Severe thunderstorms pushed through the Eastern United States on Thursday, October 31, 2019, knocking down trees and power lines that affected over 800 000 customers. As of Friday morning, November 1, more than 300 preliminary reports of severe weather were received by the NOAA/NWS Storm Prediction Center – the most in a 24-hour period in the U.S. since June 30.
More than 800 000 customers in 14 states from Michigan to Virginia to Maine were left without power. According to estimates, at least 51 to 127 mm (2 to 5 inches) of rain fell in parts of eastern Pennsylvania and eastern New York on October 31.
Thursday’s rainfall shattered records across Upstate NY. Syracuse got 46.7 mm (1.84 inches), a full inch higher than the previous record for October 31. Watertown recorded 46.9 mm (1.85 inches), Buffalo 36.3 mm (1.43 inches) and Rochester 27.6 mm (1.09 inches), all records for the date.
On November 1, officials released flood emergency warnings for the village of Frankfort in southern Herkimer County, New York, though 11:30 LT.
The harsh weather prompted authorities to close several roads. People also got trapped in their homes and vehicles.
We cannot overstate the importance of staying off the roads. Emergency services personnel are actively conducting water rescues for motorists that have driven into flooded zones and have become endangered.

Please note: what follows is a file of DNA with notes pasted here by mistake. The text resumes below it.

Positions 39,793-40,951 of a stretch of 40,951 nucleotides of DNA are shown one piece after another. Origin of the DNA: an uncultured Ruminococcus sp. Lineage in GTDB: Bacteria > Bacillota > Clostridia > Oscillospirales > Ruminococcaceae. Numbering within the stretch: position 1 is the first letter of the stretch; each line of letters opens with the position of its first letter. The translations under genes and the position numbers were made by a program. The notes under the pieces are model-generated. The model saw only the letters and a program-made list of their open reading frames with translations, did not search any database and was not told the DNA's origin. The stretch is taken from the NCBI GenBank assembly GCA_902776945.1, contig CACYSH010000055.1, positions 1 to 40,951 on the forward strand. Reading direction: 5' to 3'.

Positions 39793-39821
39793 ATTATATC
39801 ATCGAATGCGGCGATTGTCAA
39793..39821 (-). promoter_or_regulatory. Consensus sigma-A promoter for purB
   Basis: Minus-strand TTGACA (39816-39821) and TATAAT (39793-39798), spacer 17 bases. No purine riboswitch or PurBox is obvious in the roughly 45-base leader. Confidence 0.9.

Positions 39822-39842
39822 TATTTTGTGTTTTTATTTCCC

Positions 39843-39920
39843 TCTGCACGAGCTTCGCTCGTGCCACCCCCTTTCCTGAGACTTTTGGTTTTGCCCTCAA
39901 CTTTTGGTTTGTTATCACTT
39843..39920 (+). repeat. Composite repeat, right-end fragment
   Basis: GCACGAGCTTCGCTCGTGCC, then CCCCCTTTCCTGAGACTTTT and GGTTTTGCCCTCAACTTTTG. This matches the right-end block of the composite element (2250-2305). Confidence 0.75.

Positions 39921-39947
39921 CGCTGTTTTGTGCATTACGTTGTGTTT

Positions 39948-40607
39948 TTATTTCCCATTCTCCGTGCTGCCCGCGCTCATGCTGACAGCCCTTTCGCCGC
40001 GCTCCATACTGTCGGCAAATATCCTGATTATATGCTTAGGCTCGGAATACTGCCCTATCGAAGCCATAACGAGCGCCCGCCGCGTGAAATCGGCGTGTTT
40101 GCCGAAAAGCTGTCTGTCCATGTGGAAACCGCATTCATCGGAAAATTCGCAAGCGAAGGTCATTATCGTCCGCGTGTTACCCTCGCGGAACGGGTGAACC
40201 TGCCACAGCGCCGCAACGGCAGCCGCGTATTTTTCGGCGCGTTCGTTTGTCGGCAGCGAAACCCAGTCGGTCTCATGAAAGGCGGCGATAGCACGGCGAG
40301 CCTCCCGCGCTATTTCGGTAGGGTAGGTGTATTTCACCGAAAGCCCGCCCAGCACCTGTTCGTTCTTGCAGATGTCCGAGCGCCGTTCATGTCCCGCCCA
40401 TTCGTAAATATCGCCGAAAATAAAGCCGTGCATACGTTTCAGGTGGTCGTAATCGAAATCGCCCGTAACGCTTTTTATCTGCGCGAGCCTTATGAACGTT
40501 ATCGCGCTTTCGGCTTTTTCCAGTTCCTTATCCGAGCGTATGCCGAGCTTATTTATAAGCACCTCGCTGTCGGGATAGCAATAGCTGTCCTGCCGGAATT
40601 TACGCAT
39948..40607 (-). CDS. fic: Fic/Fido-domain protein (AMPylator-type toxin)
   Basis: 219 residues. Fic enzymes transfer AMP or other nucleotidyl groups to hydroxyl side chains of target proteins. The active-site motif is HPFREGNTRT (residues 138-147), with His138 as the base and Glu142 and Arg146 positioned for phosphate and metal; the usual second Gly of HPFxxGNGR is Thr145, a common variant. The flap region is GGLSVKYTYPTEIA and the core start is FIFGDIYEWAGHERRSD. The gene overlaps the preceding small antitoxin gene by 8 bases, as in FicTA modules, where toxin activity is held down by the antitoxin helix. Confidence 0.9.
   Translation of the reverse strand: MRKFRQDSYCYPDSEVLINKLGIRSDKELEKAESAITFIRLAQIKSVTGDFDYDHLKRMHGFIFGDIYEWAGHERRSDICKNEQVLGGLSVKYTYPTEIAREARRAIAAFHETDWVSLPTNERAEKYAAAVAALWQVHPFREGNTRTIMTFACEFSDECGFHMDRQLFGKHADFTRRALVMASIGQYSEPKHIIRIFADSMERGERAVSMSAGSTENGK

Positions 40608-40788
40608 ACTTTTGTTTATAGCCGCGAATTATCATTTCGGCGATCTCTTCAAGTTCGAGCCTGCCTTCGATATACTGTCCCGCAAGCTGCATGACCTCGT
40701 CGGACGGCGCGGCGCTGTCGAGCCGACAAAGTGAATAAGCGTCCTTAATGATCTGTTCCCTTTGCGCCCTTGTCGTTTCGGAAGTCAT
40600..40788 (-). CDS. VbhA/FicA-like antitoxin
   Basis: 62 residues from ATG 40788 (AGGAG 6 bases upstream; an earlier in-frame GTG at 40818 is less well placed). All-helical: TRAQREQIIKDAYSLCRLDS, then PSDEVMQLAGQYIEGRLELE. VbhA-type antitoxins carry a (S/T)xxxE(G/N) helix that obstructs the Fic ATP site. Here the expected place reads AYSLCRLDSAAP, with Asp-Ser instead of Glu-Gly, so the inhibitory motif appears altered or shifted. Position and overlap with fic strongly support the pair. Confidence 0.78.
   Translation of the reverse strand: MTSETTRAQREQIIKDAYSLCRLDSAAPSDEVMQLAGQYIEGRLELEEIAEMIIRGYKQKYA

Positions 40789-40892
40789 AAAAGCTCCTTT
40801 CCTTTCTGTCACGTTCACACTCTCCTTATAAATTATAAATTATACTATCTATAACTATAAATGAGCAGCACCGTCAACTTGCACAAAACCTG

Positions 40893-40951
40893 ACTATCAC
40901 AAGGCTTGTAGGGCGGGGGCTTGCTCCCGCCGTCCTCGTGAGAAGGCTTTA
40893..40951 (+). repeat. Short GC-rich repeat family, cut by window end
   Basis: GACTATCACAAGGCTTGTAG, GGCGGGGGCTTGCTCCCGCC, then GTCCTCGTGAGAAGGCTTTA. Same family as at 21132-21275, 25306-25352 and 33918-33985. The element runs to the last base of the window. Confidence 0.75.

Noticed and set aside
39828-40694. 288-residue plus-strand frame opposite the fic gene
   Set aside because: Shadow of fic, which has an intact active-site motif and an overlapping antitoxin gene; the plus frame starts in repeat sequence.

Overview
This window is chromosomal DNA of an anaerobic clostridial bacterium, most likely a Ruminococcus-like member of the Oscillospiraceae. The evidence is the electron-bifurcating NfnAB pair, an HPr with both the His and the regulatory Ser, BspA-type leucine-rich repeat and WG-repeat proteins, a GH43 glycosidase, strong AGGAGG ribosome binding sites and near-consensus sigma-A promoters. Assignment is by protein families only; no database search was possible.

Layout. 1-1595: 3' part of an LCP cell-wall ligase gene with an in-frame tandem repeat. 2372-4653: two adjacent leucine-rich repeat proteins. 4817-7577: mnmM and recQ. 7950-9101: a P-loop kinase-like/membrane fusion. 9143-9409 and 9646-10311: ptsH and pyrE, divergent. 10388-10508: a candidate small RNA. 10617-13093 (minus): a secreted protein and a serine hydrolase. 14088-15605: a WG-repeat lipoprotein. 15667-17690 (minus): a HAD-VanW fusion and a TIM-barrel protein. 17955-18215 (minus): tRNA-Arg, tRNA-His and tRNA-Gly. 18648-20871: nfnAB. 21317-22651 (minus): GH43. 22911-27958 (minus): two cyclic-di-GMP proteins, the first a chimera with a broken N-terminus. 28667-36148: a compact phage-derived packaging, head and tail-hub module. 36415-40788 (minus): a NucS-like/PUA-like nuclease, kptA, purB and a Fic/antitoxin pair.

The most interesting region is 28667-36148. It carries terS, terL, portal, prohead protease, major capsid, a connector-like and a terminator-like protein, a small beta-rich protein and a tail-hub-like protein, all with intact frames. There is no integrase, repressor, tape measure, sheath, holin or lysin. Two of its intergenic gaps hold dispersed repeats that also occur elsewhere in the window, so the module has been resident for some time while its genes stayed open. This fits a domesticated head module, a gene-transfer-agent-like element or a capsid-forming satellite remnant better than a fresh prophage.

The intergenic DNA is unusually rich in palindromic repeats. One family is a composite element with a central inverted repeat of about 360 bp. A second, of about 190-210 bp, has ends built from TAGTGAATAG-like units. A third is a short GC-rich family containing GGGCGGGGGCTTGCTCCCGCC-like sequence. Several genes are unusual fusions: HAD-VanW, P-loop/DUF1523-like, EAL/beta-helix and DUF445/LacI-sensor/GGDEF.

Please do not drive unless it's an absolute emergency.
— Utica Police (@UticaPolice) November 1, 2019
Water levels on West Canada Creek at Kast Bridge east of Utica, New York, has dethroned their previous record crest set in 1943. The Sacandaga River at Hope, New York, also topped its record crest from 1981. The Mohawk River at Little Falls, New York, also beat its previous record crest from 2006.
Authorities reported major flooding at Lake Pleasant, as well as several mudslides closing State Route 200 and blocking Route 5S. Parts of northern Vermont were also affected by floodwaters, resulting in road closures.
The Missisquoi River at East Berkshire, Vermont, near the Canadian border, was expected to crest at its highest level in 73 years, likely threatening a few homes near the river. Widespread high winds brought down trees from Georgia to New England on Thursday night, October 31.
— Darren Sweeney NBCCT (@DarrenSweeney) November 1, 2019
Multiple tornado warnings were released on October 31 into November 1, including one for Philadelphia. A tornado debris signature was seen on radar near Radnor, PA. At least eight homes in Thornbury Township west of Philadelphia were affected, according to WPVI-TV. As of early Friday morning, no new tornadoes had been confirmed yet.
-1 person hurt, but stable
-At least 8 homes on Chelsea Court are destroyed in Thornbury Township, Delaware County, PA. @6abc https://t.co/Cn0VhwlBnf https://t.co/QnMYbvLF92 pic.twitter.com/InU3FxPYd7
— Corey Davis (@CoreyDavis6abc) November 1, 2019
Police officers in Horsham Township prompted residents to avoid hitting the roads until further notice. "We have trees and debris down all over the township."
Strong winds also knocked down trees in Buffalo, New York, causing road blockage to 20 city streets. High winds sweeping across Lake Erie has resulted in lakeshore flooding, leading to the closure of a stretch of Route 5 south of downtown Buffalo on November 1.
Floodwaters spread across the north shore of Lake Erie between Dunnville and Port Colbourne, Ontario. Similar lakeshore flooding was also reported along the eastern side of Lake Ontario in Oswego, New York, early Friday, November 1.
— Mark Robinson (@StormhunterTWN) November 1, 2019
Featured image credit: NASA/GOES-East. Acquired 20:20 UTC on October 31, 2019
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